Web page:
If you’re ever tempted to call yourself “a glass half-full kind of person,” be sure you’re not actually just an optimist. There are two kinds of people in this world: those who see the world as a place where they can strive toward their goals and get what they want, and those who see it as an obstacle preventing them from doing so. The former attitude is healthy; the latter will lead you down a dark path of self-doubt and self-sabotage.
What is toxic positivity?
Toxic positivity is when you’re only positive about things that are easy to be positive about, like the good stuff in your life. It’s also when you’re only willing to be positive about the good things—and not the bad. For example, if you have a friend who always posts photos of their kids on Facebook and never posts anything else even though they don’t have kids, that’s toxic positivity. Or if you know someone who refuses to talk about their struggles but loves sharing their successes and achievements with everyone else? That’s toxic positivity too!
How to avoid toxic positivity
Avoid the “fake it till you make it” mentality. One of the most common things I see in people who struggle with depression is that they’re afraid to admit that they are struggling, or even worse, they’re ashamed of how they feel. Even though everyone goes through periods where they are depressed and sad, we place a lot of importance on being happy all the time. We have an idea that if we show our true feelings to other people, then we will be considered weak or vulnerable.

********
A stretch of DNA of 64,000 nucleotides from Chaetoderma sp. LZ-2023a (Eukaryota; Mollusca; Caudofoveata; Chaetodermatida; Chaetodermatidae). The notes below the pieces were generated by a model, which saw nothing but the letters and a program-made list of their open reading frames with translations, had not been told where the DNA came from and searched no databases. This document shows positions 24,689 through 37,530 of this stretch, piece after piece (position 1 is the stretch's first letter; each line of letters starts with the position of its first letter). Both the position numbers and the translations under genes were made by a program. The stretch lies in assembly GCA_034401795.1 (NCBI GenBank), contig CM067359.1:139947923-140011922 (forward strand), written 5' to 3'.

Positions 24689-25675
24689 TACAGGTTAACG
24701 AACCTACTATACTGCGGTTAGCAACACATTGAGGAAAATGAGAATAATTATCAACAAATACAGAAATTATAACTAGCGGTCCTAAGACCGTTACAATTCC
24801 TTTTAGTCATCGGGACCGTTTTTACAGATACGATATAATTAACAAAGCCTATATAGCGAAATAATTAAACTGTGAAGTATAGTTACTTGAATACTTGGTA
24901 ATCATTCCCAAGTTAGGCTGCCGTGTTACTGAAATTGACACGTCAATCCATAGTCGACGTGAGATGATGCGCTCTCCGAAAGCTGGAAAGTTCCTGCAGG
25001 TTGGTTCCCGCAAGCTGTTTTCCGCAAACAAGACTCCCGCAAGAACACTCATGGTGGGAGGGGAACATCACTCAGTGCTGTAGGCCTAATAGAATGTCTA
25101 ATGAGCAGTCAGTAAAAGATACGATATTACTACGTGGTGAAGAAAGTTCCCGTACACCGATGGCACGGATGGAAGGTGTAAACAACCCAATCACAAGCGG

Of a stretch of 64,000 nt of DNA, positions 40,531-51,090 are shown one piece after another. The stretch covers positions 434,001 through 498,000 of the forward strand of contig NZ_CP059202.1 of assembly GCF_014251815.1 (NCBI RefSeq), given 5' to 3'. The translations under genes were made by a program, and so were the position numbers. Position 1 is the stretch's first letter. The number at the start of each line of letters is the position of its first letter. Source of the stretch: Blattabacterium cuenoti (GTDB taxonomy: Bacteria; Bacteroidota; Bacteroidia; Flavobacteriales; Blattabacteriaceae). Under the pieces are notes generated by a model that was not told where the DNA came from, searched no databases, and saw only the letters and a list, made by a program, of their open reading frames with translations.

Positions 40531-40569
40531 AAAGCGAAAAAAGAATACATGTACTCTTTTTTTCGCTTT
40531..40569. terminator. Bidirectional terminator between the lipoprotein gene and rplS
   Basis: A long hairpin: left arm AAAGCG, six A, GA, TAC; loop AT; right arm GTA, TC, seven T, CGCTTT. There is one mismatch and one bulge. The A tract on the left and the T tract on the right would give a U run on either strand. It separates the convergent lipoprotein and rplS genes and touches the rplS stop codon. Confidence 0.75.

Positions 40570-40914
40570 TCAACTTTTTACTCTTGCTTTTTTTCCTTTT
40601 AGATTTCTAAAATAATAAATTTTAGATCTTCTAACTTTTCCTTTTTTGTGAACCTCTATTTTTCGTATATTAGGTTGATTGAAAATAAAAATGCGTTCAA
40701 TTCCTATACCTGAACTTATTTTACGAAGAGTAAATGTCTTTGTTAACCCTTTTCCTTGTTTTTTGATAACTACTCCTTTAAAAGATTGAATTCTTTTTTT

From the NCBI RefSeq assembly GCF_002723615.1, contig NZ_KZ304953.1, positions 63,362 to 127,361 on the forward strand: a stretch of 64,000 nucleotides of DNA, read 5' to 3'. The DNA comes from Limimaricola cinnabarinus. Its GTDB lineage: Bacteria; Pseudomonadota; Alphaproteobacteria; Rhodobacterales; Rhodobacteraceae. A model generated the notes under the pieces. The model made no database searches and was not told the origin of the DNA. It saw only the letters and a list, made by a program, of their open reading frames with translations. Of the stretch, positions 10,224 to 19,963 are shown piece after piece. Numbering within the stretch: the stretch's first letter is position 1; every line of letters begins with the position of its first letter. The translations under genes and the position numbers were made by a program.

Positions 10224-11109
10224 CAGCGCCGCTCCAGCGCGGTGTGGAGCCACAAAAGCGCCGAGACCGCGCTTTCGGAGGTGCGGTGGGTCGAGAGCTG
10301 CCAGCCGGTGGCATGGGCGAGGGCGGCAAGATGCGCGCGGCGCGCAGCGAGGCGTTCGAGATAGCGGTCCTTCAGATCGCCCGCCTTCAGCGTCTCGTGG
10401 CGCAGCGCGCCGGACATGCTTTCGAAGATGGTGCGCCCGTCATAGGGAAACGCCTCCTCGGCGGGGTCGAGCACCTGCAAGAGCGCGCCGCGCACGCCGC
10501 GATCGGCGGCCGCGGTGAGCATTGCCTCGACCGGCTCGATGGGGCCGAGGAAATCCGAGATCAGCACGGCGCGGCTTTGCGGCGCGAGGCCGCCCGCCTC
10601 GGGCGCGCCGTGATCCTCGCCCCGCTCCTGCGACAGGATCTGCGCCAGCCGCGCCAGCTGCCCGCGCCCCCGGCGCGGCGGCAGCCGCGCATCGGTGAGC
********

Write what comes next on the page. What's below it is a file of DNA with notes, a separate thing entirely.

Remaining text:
We need to realize that showing weakness doesn’t make us any less human; in fact, it only makes us more relatable and real! Not only should you never feel guilty for feeling down sometimes (especially as someone suffering from mental illness), but also realize that your feelings aren’t something you should hide from others either. In fact, sharing with others could help them understand what’s going on inside your head better than anything else could!
There is nothing wrong with being upbeat, but be sure you are open to processing your true emotions as well. Be aware of what you are thinking. Be aware of what you are feeling. Be aware of what you are saying, doing and reading/watching/listening to each day. The bottom line is that positive thinking will never be enough to make you happy and fulfilled. You need to examine your thoughts and feelings, so that you can see what’s really going on inside you—and then do something about it.